Capuchin Monkeys as Pets

Capuchin monkey
Mint Images - Norah Levine / Getty Images

In the wild, capuchin monkeys—native to Central and South America—spend time in groups of 10 to 30 adult males and females as well as young monkeys. They "tree-surf" together looking for food and engaging as a family. In captive, a young monkey's owner becomes its family. Yet as it grows, lack of stimulation and boredom can result in an incompatible pet unable to be cared for by its owner, often resulting in a rescue or death.

Capuchin monkeys used to be sold as service animals. But in 2010, the Americans with Disabilities Act (ADA) discontinued primates as service animals because of their danger to both owners and the public. Additionally, the American Veterinary Medical Association (AVMA) released a statement discouraging the use of primates in service, making it difficult to find an exotic vet to treat pet capuchins.

Breed Overview

Common Name: Capuchin monkey

Scientific name: Cebinae

Adult Size: Up to 4 pounds

Life Expectancy: An average of 15 to 25 years or up to 45

Difficulty of Care: Advanced

Capuchin Monkey Behavior and Temperament

Capuchins—considered the smartest of the New World monkeys—are diurnal (active during the day), social, and territorial. They spend most of their day searching for food, urinating to mark their territory, and hanging out in trees.

Captive capuchin monkeys are charming as babies and need to be cared for much like a human baby. However, once they reach age 5, they are much harder to handle. A bored monkey may display aggression, biting its owner or someone else. It may also try to escape its enclosure, or act inappropriately—even throwing feces. In fact, aggressive behavior happens often with capuchins, and sometimes without prior tendencies.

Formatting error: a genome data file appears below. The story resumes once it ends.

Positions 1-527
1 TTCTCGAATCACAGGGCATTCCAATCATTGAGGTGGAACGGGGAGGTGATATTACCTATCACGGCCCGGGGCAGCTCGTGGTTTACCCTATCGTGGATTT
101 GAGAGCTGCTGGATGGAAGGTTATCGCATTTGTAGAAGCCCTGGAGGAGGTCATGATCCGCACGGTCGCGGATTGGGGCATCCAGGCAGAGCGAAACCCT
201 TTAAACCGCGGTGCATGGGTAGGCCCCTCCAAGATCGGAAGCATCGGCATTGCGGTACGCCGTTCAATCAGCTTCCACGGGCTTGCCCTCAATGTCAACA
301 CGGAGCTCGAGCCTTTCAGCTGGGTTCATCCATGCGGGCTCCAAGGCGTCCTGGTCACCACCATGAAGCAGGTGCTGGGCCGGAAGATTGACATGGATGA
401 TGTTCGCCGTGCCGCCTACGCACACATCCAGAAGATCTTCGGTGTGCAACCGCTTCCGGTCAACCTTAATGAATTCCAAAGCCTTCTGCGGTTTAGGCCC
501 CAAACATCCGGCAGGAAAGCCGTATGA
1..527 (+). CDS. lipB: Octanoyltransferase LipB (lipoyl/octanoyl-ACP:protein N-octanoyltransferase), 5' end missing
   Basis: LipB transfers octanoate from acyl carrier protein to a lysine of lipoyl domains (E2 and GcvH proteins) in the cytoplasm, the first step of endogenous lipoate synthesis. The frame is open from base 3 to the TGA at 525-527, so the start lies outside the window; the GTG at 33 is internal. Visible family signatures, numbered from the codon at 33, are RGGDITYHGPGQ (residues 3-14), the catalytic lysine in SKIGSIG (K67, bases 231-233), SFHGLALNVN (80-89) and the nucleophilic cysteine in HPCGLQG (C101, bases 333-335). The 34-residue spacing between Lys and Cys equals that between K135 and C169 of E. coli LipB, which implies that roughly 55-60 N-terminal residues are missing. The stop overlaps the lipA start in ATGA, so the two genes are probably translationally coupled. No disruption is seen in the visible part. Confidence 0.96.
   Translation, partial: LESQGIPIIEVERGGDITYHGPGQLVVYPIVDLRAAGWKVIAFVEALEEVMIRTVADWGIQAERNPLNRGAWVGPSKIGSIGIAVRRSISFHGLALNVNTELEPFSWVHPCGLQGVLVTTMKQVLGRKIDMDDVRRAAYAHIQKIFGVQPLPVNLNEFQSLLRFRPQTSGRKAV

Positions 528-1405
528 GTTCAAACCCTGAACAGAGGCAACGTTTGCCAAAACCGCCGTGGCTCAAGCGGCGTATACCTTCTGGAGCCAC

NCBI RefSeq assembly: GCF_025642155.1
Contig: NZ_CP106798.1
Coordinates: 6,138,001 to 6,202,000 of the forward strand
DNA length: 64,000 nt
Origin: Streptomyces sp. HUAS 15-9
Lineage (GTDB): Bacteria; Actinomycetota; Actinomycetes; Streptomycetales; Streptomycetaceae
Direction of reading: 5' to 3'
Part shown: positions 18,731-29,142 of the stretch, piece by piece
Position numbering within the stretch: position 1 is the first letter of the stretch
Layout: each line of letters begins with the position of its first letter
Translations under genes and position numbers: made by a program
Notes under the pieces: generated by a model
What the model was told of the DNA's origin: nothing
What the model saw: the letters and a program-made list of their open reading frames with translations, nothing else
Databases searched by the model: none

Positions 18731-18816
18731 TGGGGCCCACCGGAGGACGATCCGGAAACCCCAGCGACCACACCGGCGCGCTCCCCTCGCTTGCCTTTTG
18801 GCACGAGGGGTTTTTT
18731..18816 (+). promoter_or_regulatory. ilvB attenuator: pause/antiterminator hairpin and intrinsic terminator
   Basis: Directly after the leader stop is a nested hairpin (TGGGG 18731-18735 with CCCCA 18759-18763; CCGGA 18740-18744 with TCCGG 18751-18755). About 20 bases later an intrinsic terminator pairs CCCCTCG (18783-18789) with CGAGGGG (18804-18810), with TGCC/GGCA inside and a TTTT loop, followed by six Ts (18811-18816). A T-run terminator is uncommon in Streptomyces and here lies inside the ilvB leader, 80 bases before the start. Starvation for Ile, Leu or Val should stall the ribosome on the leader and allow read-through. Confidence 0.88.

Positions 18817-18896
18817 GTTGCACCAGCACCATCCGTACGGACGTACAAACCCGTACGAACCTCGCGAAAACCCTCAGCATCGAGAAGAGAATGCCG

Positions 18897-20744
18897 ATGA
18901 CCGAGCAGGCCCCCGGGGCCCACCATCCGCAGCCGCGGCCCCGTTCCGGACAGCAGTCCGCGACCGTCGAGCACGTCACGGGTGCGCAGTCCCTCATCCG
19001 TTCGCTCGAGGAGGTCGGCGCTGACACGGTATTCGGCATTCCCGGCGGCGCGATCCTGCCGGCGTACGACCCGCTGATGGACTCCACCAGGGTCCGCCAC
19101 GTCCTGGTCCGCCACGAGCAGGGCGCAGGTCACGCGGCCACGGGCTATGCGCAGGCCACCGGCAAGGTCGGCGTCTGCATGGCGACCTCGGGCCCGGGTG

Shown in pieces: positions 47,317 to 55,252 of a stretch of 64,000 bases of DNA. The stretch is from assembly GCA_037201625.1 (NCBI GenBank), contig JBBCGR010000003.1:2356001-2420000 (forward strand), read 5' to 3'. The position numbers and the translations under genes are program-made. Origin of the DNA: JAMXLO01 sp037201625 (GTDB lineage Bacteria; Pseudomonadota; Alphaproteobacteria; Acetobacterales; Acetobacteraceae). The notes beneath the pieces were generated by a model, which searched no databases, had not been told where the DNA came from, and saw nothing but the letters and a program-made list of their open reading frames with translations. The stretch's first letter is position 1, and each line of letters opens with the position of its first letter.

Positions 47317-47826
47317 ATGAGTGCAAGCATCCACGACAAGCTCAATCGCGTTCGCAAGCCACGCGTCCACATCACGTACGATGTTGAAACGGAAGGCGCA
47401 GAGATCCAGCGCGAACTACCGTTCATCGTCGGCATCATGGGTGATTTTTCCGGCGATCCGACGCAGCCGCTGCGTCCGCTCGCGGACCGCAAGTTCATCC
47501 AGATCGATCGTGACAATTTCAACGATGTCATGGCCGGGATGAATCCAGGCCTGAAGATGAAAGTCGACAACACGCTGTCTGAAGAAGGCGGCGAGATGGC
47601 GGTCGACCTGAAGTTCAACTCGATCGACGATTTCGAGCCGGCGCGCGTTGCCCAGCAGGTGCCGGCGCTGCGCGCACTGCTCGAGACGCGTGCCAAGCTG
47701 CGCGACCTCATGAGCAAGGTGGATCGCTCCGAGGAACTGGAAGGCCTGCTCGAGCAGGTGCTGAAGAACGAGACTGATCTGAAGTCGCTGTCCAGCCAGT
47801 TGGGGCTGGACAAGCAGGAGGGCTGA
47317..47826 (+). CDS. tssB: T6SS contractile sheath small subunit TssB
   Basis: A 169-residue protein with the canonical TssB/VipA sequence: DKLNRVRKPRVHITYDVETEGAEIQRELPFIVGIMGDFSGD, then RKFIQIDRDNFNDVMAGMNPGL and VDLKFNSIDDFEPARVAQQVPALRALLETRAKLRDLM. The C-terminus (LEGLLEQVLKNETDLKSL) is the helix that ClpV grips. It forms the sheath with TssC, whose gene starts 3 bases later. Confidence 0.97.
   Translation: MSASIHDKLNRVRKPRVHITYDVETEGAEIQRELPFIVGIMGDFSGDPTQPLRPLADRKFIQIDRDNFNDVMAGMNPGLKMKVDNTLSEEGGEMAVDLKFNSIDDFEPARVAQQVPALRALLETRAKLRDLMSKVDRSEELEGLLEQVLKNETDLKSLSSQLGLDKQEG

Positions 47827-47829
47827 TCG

Most capuchin monkey owners use diapers for their monkey's entire life and keep them on leashes in and outside of the house for both the monkey's and the public's safety. Capuchins are commonly dressed up, bottle fed, and treated as furry human babies.

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Are Capuchin Monkeys Good Pets?

Housing the Capuchin Monkey

In the wild, capuchins swing from tree to tree, something that most home enclosures don't permit. In fact, the lack of a natural habitat in a home setting raises much controversy regarding keeping these monkeys at all. Typically, there isn't nearly enough space or foliage in an average yard to allow the primate proper exercise.

That said, the bigger the enclosure the better. And if you do decide to house a capuchin, make sure it has plenty of trees to swing and jump from, a shaded area for shelter from the elements, and be sure it's monkey-proofed. Even healthy and happy monkeys are curious and a breakout is inevitable if given the time and an outlet.

Food and Water

In the wild, capuchins eat bugs, fruit, small birds, nuts, and flowers. So mimicking their natural diet in captivity can be difficult. Ample outdoor space allows them to forage, but formulated monkey chow provides the bulk of their nutritional needs through adulthood. Supplementing with baby food and fruit and vegetables (cut to size) keeps a monkey's diet interesting (especially when they have to work for such treats). But make sure not to feed them too much, as monkeys tend to waste food given in surplus.